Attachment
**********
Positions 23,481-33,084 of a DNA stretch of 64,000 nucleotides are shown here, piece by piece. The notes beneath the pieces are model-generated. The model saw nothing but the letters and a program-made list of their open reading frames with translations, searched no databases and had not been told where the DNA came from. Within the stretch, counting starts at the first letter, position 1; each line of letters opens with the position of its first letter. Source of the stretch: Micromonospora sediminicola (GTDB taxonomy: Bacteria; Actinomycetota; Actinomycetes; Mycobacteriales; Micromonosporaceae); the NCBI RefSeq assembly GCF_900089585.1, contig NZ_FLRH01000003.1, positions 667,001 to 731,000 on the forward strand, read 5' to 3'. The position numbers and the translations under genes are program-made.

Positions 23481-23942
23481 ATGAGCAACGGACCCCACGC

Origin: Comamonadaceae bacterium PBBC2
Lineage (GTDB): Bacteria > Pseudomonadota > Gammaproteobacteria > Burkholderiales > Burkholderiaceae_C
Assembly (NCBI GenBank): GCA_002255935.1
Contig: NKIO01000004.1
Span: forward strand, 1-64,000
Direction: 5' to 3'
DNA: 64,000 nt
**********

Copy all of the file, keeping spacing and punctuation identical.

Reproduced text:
Positions 23,481-33,084 of a DNA stretch of 64,000 nucleotides are shown here, piece by piece. The notes beneath the pieces are model-generated. The model saw nothing but the letters and a program-made list of their open reading frames with translations, searched no databases and had not been told where the DNA came from. Within the stretch, counting starts at the first letter, position 1; each line of letters opens with the position of its first letter. Source of the stretch: Micromonospora sediminicola (GTDB taxonomy: Bacteria; Actinomycetota; Actinomycetes; Mycobacteriales; Micromonosporaceae); the NCBI RefSeq assembly GCF_900089585.1, contig NZ_FLRH01000003.1, positions 667,001 to 731,000 on the forward strand, read 5' to 3'. The position numbers and the translations under genes are program-made.

Positions 23481-23942
23481 ATGAGCAACGGACCCCACGC

Origin: Comamonadaceae bacterium PBBC2
Lineage (GTDB): Bacteria > Pseudomonadota > Gammaproteobacteria > Burkholderiales > Burkholderiaceae_C
Assembly (NCBI GenBank): GCA_002255935.1
Contig: NKIO01000004.1
Span: forward strand, 1-64,000
Direction: 5' to 3'
DNA: 64,000 nt